I recently went refactoring on one of the core pieces of our workflow at OTM. We’ve had a mu-plugin that handles everything from cleaning up the admin section to creating CPTs to setting up the initial settings on a site and installing plugins. It is (was) a handy piece of software that automated a lot of tedious tasks.
But it wasn’t good enough.
My coworkers didn’t like having to manually update references to delete files or slog through 200 lines of code to replace a CPT slug and create a new one on the fly. I didn’t like having to manually delete the install files that got forgotten when we took a site live. No one liked creating test data manually in WP. So, a week ago I took the weekend to start ground-up and see what I could come up with.
~15 hours of work later and I estimate that the revised version will save us 1 hour on every build we complete. Minimum. That means at least 80 hours of saved work a year and a codebase that’s cleaner and significantly easier to maintain and will be easier to explain to a new developer during on-boarding. The relatively small amount of time it took to ground-up rebuild one of our tools will return almost 5X just over the next year alone.
So, if you want to make more money and be more efficient, take a piece of your workflow and refactor it. Dissect it, find the weaknesses, burn it down and rebuild it. Ruthlessly eliminate the chaff and clean, streamline, reduce, DRY.
P.S.: I also open-sourced the tool on Github so feel free to fork it, take it, PR it. https://github.com/oldtownmedia/evans
It’s hard to take the blame. Whether taking the blame has serious consequences or not, we tend to have our prides wrapped up in always being right which makes admitting to wrongdoing way more difficult.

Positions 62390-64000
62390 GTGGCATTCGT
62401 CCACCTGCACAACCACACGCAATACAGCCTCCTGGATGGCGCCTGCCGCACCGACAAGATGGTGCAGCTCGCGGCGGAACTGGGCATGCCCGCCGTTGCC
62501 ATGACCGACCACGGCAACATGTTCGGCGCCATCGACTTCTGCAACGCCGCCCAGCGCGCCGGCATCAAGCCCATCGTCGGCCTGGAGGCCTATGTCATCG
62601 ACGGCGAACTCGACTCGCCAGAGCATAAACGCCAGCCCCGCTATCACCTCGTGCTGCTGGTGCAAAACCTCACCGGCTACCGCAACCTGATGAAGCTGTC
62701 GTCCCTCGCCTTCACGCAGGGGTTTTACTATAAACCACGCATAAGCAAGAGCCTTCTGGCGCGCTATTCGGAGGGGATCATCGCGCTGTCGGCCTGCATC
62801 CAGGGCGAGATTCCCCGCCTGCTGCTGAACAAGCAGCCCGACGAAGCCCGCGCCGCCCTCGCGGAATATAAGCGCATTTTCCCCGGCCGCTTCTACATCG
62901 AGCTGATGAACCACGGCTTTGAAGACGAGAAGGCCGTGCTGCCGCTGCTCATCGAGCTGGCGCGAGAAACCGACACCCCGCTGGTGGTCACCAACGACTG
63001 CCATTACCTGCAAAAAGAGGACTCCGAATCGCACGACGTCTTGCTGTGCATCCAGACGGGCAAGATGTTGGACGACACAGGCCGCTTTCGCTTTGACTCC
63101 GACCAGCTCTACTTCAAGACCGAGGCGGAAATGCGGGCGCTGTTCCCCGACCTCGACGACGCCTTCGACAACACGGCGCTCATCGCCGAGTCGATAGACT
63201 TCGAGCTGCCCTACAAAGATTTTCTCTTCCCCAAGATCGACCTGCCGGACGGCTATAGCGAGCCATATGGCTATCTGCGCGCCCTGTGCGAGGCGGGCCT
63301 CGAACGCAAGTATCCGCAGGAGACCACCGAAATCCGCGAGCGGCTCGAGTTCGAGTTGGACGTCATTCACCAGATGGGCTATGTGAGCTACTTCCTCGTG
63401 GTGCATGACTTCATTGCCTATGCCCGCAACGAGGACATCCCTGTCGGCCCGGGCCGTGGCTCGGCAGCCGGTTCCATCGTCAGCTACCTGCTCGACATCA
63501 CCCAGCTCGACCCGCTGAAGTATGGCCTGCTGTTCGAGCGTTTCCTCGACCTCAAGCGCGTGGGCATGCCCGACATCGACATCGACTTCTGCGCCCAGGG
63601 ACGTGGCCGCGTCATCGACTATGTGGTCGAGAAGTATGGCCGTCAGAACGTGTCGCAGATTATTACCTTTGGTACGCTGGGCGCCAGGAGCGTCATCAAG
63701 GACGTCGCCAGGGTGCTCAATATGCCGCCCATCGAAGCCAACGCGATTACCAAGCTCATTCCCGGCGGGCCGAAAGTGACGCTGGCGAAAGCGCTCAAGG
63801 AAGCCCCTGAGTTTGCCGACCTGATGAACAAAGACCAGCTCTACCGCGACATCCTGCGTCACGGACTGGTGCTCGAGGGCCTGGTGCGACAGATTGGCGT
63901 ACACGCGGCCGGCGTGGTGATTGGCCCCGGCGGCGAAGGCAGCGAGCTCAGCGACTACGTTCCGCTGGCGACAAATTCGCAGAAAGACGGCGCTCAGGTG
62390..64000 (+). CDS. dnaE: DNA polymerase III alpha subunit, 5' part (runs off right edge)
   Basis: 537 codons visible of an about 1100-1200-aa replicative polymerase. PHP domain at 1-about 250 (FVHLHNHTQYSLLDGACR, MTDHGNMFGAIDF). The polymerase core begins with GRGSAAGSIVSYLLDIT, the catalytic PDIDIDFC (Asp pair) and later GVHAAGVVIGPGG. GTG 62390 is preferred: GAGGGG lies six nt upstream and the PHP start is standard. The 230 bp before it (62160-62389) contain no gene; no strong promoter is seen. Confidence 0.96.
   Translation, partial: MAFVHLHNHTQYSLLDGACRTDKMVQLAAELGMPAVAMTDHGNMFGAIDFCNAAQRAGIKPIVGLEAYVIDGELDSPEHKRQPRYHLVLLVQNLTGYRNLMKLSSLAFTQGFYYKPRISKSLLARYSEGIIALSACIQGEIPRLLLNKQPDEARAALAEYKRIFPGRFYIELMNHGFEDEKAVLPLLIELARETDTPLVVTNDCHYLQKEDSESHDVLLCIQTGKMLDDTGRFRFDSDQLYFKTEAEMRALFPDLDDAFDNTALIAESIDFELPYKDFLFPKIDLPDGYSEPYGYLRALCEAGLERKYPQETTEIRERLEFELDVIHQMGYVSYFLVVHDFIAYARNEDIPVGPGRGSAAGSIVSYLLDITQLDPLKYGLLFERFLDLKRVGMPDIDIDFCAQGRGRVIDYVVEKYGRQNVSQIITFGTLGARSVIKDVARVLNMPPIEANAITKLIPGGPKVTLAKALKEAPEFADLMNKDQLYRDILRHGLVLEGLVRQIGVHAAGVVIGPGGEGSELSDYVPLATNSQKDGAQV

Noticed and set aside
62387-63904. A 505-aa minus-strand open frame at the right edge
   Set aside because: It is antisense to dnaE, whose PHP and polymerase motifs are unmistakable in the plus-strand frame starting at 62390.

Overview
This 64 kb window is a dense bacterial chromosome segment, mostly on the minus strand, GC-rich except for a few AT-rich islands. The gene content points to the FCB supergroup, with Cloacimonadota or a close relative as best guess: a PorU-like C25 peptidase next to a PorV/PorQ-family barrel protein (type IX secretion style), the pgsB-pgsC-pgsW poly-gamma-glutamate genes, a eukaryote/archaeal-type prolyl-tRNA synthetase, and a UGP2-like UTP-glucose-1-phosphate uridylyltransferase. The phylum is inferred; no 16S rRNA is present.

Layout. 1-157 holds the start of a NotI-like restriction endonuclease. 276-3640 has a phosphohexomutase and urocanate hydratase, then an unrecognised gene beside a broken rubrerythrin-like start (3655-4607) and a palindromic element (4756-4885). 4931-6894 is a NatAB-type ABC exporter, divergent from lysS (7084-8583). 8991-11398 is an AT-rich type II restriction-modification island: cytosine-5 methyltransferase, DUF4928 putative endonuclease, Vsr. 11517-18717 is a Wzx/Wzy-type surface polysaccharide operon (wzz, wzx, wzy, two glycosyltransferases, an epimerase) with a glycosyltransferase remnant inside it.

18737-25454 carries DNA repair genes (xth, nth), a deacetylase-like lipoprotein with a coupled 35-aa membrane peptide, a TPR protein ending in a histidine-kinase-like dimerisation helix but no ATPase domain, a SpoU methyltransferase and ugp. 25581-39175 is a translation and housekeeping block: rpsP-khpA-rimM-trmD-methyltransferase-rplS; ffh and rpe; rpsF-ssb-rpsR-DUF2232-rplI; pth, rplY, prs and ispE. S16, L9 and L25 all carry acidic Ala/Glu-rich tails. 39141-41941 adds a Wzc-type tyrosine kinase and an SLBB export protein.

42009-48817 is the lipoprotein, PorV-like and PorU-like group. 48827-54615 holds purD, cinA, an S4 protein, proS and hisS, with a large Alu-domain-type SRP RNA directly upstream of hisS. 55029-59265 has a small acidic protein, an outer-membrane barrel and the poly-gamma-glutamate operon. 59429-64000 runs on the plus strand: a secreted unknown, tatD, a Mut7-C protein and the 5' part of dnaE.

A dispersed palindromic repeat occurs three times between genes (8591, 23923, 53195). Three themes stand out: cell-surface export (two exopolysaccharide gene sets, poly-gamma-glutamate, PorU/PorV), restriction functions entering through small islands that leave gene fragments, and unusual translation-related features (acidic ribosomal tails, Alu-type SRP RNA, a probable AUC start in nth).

It’s even harder to take the blame for something that you didn’t do. Maybe a co-worker never got you an email that you needed and a client is angry because something didn’t get done. Maybe your employee messed something up and a client saw it.
So why should you take the blame? Because it builds goodwill. Because it shows character. Because you’re a “team player”. Because your boss probably really knows who’s to blame anyway. Because it makes a great leader. Most of the time, there are no repercussions for these little acts and it will show a character that most people don’t have.
This also means passing the gratitude. Let someone else take the credit for that little win or a happy client. Let your employee get the credit and don’t try and claim it was your “leadership”. Let someone else take the credit and enjoy the win – most projects in a company are successful because a lot of people pitched in anyway.
If you take the blame and pass the gratitude you will have much better relationships with your coworkers and it will display rare character.
You might have noticed that I didn’t post a blog lat weekend – that’s because I was working hard on a new site design for this site. The old design was ~2 years old and was getting quite stagnant. I decided on a whole new look for the site – instead of a fixed header I went with a fixed side header and content all along the right. This makes the site a lot easier to read and use and better responsively. It’s built mobile-first and with the least css possible to make it super light. Hosted on a reseller account on HostGator and just uses a simple caching plugin – no CDN or anything and it’s still very, very fast.
I hope you enjoy the new site!
I don’t have a blog for this week yet, but here is the link to the slides for my performance presentation!
There is a lot of pressure on those in the tech industry to be the greatest at a very young age. Mark Zuckerberg was a millionaire by the time that he was 21, so I need to be a triple-millionaire by the time I’m 20. Instagram sold for $1B in 2012, I gotta sell my company for $2B.
This internal pressure to be the best the youngest is enormous and can be overwhelming. There’s nothing wrong with wanting to be better, but destroying yourself through comparisons will just lead you to pain and regret.
What most people forget is that Zuckerberg, Gates, Musk, and the rest are flukes of nature. Most millionaires got their fortunes through decades of careful savings. Eisenhower spent 30 years working desks and jobs he never wanted before he got a real command position. Rovio spent 8 years and 51 tries before they finally got to Angry Birds.
Good things come in time. Embrace the journey and the lessons you learn along the way.